Some of my best housemates have had whiskers and pointy ears. No, I’m not talking about bearded elves, although they can be kind of cute too. Especially if they work for Keebler.
I have been around for over 50 years, and in that time, except for very early years, I have never been without a cat in my home. It started out with my parents, who never seemed to be able to say “no” to a feline. I am grateful for this; otherwise I may have missed out on some very clever, very different, and, in their own ways, very loving purrfriends.
Anyone who has ever experienced life with a cat knows that they are not owned. No one can have possession of one of these independent creatures. We care for them, let them in and out (if that is their type of spirit), stroke them, talk babytalk to them—but when it comes down to brass tacks, a cat owns itself. And that fits in with the independent, loner-type of person that I am.
My history with cat co-habitation started before I was born. Maybe he wasn’t in my life, but I feel I should start with the cat that graced my parents’ lives in the years before my birth. Sam was so much a part of their lives that he is a real thread in the family tapestry.
I don’t know a lot about him; the only picture of him that I know of is a grainy, 50s-era picture of him on a fence. So of course he was grey—so was everything else in the picture. His personality certainly wasn’t, though. He had a real affection for my dad, and would greet him as he came home from work, meow-speaking as the two of them walked up to the house.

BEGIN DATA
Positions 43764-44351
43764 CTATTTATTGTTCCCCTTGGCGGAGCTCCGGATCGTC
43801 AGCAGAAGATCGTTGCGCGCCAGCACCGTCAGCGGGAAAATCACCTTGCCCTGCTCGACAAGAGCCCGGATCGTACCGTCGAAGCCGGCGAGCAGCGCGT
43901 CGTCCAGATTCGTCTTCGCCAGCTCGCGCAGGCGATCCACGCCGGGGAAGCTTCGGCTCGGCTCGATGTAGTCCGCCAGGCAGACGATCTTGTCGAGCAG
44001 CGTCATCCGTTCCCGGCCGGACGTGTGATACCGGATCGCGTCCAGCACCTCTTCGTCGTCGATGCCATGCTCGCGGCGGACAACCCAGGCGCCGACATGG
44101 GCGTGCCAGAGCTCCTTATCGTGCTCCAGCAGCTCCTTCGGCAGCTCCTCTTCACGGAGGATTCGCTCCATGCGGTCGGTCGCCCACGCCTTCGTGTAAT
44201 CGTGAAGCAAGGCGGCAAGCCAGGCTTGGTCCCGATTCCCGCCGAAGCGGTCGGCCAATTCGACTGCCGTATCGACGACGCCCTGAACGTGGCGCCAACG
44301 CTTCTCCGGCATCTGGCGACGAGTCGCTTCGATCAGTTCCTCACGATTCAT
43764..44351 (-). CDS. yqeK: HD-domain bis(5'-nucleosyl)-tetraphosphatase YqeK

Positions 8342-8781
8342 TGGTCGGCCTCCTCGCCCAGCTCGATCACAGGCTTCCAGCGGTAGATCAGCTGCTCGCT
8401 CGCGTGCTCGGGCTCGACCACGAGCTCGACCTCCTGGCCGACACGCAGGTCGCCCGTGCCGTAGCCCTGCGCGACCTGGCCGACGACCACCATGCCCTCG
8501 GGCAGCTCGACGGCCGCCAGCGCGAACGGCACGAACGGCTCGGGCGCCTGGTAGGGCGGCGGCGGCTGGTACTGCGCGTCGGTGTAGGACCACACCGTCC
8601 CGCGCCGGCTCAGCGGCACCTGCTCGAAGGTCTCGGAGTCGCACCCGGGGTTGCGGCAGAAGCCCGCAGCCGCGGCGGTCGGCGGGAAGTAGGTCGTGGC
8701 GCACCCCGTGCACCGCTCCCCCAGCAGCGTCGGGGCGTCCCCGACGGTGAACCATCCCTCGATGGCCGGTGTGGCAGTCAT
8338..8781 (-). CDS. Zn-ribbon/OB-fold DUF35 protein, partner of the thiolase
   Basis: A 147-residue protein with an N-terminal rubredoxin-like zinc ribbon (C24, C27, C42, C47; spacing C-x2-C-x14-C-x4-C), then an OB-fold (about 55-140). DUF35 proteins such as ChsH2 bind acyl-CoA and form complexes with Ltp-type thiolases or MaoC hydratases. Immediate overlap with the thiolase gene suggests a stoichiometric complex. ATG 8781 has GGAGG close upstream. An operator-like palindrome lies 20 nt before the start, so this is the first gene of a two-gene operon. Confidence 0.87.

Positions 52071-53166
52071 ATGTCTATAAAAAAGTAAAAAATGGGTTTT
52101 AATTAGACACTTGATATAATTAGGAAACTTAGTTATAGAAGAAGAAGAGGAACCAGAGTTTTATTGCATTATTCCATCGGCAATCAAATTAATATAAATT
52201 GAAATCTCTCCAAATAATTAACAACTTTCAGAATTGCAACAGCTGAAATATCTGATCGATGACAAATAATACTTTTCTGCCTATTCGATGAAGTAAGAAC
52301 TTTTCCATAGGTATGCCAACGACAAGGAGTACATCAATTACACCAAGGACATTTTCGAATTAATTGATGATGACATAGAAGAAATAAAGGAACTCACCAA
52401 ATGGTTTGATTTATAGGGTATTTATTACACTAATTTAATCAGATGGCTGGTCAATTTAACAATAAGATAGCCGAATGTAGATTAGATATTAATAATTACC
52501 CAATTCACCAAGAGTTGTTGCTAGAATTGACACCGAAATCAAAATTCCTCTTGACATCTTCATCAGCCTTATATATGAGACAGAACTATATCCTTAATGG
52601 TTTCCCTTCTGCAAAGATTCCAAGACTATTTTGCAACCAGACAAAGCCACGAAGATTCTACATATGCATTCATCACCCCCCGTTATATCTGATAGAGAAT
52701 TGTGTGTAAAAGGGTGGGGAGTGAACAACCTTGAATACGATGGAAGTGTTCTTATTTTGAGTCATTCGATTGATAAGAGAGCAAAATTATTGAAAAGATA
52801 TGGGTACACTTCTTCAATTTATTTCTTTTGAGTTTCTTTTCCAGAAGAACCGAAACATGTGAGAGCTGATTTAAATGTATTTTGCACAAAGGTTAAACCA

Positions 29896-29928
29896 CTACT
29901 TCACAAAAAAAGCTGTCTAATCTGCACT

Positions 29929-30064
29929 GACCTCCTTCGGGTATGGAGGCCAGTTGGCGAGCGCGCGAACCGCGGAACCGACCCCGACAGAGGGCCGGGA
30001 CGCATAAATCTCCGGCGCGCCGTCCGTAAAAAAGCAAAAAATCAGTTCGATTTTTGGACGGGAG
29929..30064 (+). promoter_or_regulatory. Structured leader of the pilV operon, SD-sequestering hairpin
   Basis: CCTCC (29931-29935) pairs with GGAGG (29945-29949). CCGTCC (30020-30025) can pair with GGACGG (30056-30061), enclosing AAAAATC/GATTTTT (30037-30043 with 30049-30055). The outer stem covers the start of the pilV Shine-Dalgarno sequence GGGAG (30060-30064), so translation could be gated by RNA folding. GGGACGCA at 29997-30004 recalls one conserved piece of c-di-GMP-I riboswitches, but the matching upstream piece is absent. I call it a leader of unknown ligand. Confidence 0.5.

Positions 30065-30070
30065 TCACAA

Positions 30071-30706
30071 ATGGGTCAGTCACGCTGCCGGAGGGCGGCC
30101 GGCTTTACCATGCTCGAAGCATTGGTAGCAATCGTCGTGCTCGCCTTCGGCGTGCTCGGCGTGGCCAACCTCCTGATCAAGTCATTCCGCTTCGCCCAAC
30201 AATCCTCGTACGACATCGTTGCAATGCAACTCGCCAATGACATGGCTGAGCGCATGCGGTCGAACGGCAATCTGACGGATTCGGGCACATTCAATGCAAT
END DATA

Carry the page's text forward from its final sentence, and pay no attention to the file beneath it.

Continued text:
When my parents moved to a house from the apartment where Sam had grown up, it didn’t set well with him. He disappeared, and after searching for some time, they figured he had to have been run over or taken by a larger predator—the area where they lived hadn’t become all concrete and metal just yet, and critters abounded. But six months or so later, they got a call from one of their neighbors where they had been living—Sam was sitting on his old porch! They drove over and picked him up, but unfortunately, he was in pretty bad shape. His life ended not all that much later.
They went without for some time, until Snowball came along. I’m not sure how old I was—I’m thinking five or so. Snowball was, of course, white. He had one blue eye and one gold (green?) eye. He was not in our lives very long, which is why I don’t remember much about him.
My dad had a hunting dog, a German Shorthaired Pointer, that lived most of the time in a dog run in the back of the yard. Occasionally Dad would let her out to run around the full yard—a good 1/3 of an acre. One awful day, Snowball got out of the house at the same time the dog was free, and he was attacked and killed almost immediately. I remember very sharply how my sister and I tried to save him, but it didn’t work out. I won’t go into detail here, but it wasn’t pretty.
Almost immediately after Snowball’s demise, Tiger came into our lives. A huge tomcat, Tiger was a tuxedo black-and-white beauty. He developed street smarts and survival instincts quickly and never got anywhere close to that dog.
(By the way, a side note: I loved the dog, too—I know she was bred to hunt, and I never held any grudges against her. In fact, as I got older, she became one of my best friends.)
In those days, no one thought about getting their pets neutered, and as time went on, amidst the howling, yowling, and midnight cat fights, lots of little black-and-white kittens showed up all over the place. Tiger always looked very happy…